In this clubby portrait, a novelist and journalist seeks to understand what makes one of her favorite restaurants a New York institution.
Opened in 1997, Balthazar is notable for both its longevity and its function as a kind of buzzy community center for a certain strata of Manhattanites. A Balthazar regular, Nadelson (Manhattan 62, 2014, etc.) brings her fine observational skills to an investigation of what makes it the quintessential New York restaurant. Her method is to accumulate detail, and so we learn everything from the biography of the immigrant owner of the SoHo building to what the kitchen served neighbors in the aftermath of Hurricane Sandy. In between, we get fleeting profiles not just of restaurateur Keith McNally, but of the Mexican busser who refills morning coffee, the chef who oversees the 1,500 meals a day that come out of the kitchen, the reservationist, the bartender, and even the farmer who grows the potatoes for the restaurant’s renowned pommes frites. We listen to celebrity regulars like chef David Chang gush about the oysters and watch the painstaking work of Balthazar’s servers, cooks, porters, and pastry chefs. However, this is not a Kitchen Confidential–style exposé of the sometimes-rollicking, sometime-harsh realities of restaurant life. At Balthazar, it seems, the frisee aux lardons is always delicious, the customers are unerringly sophisticated and considerate, and the employees—all 250 of them—are uniformly gracious and unflappable. Yet the mises-en-scène never fully come together in a coherent story. Although the Balthazar that Nadelson describes seems like a lovely place to eat, the net effect of all that gentle characterization and warming praise is to make both restaurant and book seem self-congratulatory and insular. Without a strong narrative arc or clear argument, the book doesn’t offer much sustenance to readers who haven’t dined there.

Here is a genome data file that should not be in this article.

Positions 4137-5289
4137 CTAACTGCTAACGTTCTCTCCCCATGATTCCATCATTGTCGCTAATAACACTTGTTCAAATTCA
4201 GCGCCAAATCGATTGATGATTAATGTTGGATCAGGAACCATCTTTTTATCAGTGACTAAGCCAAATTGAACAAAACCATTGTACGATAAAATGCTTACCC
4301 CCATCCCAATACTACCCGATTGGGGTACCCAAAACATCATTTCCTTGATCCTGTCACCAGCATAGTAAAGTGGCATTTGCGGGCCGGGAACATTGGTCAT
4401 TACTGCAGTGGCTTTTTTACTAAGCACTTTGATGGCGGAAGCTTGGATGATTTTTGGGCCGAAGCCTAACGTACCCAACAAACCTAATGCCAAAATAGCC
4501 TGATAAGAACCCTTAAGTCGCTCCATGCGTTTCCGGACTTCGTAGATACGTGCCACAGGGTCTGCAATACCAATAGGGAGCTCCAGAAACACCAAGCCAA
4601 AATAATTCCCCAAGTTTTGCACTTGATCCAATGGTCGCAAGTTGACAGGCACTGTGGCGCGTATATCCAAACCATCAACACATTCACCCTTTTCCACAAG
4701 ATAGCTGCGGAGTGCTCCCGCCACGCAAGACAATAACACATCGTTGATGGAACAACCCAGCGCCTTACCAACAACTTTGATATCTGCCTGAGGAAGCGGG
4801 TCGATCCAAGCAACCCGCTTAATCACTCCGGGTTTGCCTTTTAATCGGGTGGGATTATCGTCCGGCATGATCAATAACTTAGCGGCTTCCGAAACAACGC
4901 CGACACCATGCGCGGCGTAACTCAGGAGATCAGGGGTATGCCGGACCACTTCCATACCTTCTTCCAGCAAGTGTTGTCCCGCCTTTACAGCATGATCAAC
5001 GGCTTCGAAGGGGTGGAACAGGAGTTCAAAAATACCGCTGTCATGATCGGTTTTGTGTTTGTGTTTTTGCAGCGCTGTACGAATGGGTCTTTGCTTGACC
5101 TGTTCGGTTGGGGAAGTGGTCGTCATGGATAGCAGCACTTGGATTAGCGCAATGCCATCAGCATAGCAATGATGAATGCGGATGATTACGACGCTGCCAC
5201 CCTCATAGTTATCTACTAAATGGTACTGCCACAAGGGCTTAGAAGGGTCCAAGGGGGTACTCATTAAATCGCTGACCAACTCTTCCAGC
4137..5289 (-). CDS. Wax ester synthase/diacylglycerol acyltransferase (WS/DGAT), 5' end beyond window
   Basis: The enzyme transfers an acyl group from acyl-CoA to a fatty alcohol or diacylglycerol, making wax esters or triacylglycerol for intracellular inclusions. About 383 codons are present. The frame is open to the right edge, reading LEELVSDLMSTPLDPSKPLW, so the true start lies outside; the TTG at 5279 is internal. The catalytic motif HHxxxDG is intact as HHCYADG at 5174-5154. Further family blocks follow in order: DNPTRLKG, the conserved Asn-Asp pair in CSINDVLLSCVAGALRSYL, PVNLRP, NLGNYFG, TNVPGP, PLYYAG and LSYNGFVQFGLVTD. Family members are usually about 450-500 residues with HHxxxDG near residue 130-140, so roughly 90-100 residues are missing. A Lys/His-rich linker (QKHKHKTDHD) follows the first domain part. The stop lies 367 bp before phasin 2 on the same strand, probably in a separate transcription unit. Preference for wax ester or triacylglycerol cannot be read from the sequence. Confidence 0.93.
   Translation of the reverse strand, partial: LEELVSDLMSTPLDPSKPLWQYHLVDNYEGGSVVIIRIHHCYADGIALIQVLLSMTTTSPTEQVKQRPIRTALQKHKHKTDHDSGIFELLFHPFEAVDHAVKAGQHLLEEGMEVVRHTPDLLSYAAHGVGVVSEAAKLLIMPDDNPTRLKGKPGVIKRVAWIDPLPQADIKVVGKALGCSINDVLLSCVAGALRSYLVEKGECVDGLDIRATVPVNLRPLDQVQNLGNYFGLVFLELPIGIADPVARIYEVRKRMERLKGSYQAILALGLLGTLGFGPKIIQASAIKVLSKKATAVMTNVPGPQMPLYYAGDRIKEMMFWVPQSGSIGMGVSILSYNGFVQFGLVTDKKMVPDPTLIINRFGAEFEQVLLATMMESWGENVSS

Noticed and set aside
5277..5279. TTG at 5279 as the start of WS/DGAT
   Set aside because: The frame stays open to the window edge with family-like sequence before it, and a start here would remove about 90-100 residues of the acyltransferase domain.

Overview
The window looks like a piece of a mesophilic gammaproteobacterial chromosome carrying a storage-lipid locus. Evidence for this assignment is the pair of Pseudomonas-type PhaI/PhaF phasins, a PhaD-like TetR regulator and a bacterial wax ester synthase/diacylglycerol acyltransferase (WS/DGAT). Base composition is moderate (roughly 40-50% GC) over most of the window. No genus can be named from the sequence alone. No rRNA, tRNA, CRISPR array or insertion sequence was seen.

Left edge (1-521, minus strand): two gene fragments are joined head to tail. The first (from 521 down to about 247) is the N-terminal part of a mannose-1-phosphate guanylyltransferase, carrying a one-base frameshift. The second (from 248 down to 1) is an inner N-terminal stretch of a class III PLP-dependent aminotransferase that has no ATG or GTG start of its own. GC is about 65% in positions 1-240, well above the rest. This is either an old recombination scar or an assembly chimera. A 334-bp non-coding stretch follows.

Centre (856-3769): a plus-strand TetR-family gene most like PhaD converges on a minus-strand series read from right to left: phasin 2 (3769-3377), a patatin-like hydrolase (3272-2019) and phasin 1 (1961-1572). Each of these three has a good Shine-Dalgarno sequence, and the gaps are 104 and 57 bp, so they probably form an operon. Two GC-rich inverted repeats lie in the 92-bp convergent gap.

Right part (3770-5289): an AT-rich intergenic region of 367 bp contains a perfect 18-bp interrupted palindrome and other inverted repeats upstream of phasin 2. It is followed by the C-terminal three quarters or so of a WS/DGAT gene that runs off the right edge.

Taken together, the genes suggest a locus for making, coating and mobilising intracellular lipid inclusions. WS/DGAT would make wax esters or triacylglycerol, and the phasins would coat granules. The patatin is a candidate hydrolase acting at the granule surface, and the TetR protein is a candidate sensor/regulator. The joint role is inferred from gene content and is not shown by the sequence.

A glowing homage best suited to patrons of the esteemed New York restaurant it portrays.